Dr. Krystal Hohn: (17:43)

And a lot of people just don’t realize it either. It’s different from state to state. Like in Florida, for example, it’s so humid. So [with] the water and the mildew, it’s so easy [for mold] to grow. Even in California, my mom went through the whole mold… It was a nightmare—an absolute nightmare. Then it gets scarier, too, because it’s a costly thing. Having to leave your—

Dr. Becky Campbell: (18:10)

Yes. People don’t want to deal with it and will put it off for a while. And I noticed that it’s literally ruining their lives. It’s sad. And it is expensive. And you have to find the right person to find it because we had people come in and they just tested the air quality. Well, mold can be behind your walls.

Dr. Krystal Hohn: (18:36)


Dr. Becky Campbell: (18:37)

They need to look in your air ducts and behind your walls. They need to look everywhere. If they’re not willing to do that, they’re not the right company. I’ve had patients say, “Well, the first company didn’t find it.” I’m like, “Well, where did they look?” They tell me, and I’ll say, “You need another company,” and they will get another company. And they’re like, “They found it everywhere! My whole house is infested with it, but it was all behind the walls.”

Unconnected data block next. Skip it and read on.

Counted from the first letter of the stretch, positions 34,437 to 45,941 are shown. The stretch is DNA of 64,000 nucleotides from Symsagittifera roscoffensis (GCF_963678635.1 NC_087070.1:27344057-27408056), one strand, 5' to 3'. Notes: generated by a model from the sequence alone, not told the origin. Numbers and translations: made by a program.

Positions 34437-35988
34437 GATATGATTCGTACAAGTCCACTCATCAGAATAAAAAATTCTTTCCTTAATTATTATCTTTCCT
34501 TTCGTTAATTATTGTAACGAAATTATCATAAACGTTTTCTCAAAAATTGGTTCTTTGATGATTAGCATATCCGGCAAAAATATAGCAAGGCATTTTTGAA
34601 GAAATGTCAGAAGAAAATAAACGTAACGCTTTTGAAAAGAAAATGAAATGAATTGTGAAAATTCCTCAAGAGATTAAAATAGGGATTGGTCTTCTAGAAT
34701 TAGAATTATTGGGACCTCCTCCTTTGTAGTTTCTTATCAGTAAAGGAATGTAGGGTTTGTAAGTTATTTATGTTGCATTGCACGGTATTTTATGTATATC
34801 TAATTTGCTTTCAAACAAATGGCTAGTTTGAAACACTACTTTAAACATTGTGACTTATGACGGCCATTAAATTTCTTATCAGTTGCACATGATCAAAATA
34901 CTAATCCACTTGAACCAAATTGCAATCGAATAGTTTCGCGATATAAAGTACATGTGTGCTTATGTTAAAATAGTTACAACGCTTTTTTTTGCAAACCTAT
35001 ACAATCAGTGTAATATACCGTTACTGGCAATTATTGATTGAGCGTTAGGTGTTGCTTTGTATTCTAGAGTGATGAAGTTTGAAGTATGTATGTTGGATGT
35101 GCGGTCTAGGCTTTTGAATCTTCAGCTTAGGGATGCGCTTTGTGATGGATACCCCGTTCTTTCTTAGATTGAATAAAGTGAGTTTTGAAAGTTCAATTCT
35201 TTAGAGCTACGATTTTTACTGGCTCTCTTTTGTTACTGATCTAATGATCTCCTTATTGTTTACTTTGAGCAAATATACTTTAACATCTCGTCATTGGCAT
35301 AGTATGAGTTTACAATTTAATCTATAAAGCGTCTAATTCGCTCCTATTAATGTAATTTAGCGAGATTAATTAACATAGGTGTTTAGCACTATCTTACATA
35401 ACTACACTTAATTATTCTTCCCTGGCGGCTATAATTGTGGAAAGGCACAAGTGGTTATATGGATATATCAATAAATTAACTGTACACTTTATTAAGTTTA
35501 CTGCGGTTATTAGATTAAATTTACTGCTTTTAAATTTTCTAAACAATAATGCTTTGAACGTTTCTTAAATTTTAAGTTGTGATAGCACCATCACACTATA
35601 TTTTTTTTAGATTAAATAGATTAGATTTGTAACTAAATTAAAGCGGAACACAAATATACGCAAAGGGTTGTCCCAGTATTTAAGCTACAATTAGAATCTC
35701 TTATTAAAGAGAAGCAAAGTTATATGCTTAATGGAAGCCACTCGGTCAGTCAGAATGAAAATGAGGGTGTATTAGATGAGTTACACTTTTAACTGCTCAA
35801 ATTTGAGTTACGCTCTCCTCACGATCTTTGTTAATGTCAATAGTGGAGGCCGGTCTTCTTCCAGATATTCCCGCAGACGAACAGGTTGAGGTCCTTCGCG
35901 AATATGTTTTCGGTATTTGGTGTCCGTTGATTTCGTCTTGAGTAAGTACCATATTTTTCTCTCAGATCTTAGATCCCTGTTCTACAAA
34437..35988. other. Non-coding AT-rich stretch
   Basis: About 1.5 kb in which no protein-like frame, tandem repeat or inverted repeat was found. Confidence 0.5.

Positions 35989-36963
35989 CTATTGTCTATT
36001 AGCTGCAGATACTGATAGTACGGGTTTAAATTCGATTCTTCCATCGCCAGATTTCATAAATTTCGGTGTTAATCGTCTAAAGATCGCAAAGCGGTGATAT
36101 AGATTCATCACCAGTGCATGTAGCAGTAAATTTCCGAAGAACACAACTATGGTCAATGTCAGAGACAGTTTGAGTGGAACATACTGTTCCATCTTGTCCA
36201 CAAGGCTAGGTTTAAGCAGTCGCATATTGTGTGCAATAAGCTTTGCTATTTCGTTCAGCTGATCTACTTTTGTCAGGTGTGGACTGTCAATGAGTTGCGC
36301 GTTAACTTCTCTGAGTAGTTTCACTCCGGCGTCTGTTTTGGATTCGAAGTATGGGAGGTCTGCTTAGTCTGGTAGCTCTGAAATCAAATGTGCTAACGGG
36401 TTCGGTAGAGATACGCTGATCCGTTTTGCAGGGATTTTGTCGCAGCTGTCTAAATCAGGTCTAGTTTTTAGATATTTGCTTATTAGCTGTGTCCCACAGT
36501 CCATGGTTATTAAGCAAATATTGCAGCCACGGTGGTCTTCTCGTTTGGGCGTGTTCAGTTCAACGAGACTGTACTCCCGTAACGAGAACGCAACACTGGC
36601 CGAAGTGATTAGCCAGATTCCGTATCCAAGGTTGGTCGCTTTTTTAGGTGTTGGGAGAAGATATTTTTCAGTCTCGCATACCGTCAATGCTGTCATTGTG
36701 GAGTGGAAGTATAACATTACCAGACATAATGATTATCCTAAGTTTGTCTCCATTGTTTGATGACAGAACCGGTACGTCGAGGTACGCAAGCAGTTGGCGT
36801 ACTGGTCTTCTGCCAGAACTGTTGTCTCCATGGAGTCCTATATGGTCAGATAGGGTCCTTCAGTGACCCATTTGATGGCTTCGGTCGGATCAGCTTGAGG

Dr. Becky Campbell: (19:00)

I mean, that’s a big remediation project, but it’s worth it. I have a patient who recently went through remediation, and she did the work, and she’s like: “I’m a new person. I feel so much better.” We did a two-month mold protocol just to make sure it was out of her body because I had tested her previously for mold in her body, and she did have it. That’s when I was like, “You really need to get serious about this remediation.” And she’s a different person. She feels amazing. She can eat what she wants. She doesn’t have histamine intolerance anymore.